First case of Zika female-to-male transmission reported
The first documented case of female-to-male sexual transmission of Zika virus was confirmed in a women who returned to New York after travelling to an area with ongoing Zika virus transmission, the CDC reported on July 15. All previous documented cases of sexual transmission have been spread by men to their partners.
IDPH is first step in Zika testing
Healthcare providers suspecting a potential case of Zika virus should first contact the Iowa Department of Public Health’s Center for Acute Disease Epidemiology at 800-362-2736. CADE staff will consult with the provider to determine whether the case meets the CDC testing criteria.
Iowa screens for rare condition in North Dakota
July 1 marked a big day for babies in North Dakota. The state newborn screening program expanded their newborn screening panel to include a disorder called Severe Combined Immunodeficiency, or SCID -- sometimes known as "bubble boy syndrome."
Crypto expertise put to work for Texas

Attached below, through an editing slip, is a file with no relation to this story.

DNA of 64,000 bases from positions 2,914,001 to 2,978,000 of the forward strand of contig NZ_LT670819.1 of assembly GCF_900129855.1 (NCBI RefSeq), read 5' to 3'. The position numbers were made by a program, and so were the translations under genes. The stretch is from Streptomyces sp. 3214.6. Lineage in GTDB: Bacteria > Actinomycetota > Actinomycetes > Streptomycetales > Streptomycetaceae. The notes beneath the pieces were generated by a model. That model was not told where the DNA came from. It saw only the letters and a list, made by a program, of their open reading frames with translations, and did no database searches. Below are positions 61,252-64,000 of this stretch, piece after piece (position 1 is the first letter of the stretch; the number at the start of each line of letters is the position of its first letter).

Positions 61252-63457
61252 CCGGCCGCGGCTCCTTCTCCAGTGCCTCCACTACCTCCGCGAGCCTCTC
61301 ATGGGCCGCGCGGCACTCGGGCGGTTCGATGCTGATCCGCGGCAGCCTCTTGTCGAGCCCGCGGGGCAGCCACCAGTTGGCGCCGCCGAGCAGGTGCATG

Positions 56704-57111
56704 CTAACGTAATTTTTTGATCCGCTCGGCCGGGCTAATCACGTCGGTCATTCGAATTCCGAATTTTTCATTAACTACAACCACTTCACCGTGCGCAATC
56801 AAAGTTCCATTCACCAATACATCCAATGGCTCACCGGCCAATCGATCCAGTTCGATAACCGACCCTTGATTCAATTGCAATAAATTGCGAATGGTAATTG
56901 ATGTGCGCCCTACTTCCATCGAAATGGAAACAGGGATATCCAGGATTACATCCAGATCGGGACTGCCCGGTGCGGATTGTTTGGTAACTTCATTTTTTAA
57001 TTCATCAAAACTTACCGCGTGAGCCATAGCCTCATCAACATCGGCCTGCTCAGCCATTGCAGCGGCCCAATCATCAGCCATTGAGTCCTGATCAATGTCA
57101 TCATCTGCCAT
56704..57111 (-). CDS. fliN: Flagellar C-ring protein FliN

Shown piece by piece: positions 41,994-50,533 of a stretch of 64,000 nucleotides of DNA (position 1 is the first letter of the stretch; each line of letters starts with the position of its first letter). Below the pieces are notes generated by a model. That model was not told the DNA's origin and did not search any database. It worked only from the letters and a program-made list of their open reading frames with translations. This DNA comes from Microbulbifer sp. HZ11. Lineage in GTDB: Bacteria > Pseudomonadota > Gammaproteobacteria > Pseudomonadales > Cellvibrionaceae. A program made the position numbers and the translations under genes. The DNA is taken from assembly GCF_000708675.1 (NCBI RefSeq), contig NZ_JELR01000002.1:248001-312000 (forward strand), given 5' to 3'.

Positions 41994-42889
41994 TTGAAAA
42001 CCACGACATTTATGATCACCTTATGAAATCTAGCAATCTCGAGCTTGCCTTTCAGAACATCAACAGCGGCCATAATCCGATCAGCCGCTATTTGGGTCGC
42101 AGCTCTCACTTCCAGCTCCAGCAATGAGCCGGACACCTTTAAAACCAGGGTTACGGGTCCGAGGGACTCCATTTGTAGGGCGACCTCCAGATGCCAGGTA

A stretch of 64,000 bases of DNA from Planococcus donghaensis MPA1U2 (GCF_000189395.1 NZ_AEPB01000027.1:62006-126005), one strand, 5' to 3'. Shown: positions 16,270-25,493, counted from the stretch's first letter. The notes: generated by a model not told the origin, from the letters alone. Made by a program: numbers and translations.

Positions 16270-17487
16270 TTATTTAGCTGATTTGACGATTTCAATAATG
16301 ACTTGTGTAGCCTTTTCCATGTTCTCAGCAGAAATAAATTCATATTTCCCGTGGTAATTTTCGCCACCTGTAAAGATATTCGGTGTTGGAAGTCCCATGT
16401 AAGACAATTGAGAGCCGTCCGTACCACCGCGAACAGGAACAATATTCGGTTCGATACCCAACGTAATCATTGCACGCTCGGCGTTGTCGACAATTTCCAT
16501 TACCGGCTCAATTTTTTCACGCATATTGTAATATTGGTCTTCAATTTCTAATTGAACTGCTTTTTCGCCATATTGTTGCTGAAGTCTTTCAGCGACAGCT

Municipal water from Sugar Land, Texas, is being tested for Cryptosporidium (crypto) by the Hygienic Laboratory as part of a contract that ends October 2017.
Three externs carry on tradition
Three Iowa teachers who specialize in science and its application will spend part of this summer as externs at the Hygienic Laboratory. Externs are secondary school teachers who specialize in science, technology, engineering or math (STEM).
CIDT reporting changes made
The reporting of enteric pathogens from culture-independent diagnostic test (CIDT) has changed. Organism specific culture tests have been created in OpenELIS (SHL LIMS) to reduce culture materials and streamline the culture process for positive CIDT cultures.
Zika testing begins in the Hygienic Lab
On Dec. 28, The New York Times first reported an outbreak of the Zika virus in Brazil and its seeming connection to microcephaly in babies. The Centers for Disease Control began issuing warnings shortly thereafter, and, as of May 25, reported 591 travel-related cases in the United States. No locally acquired vector-borne cases have been reported in the U.S.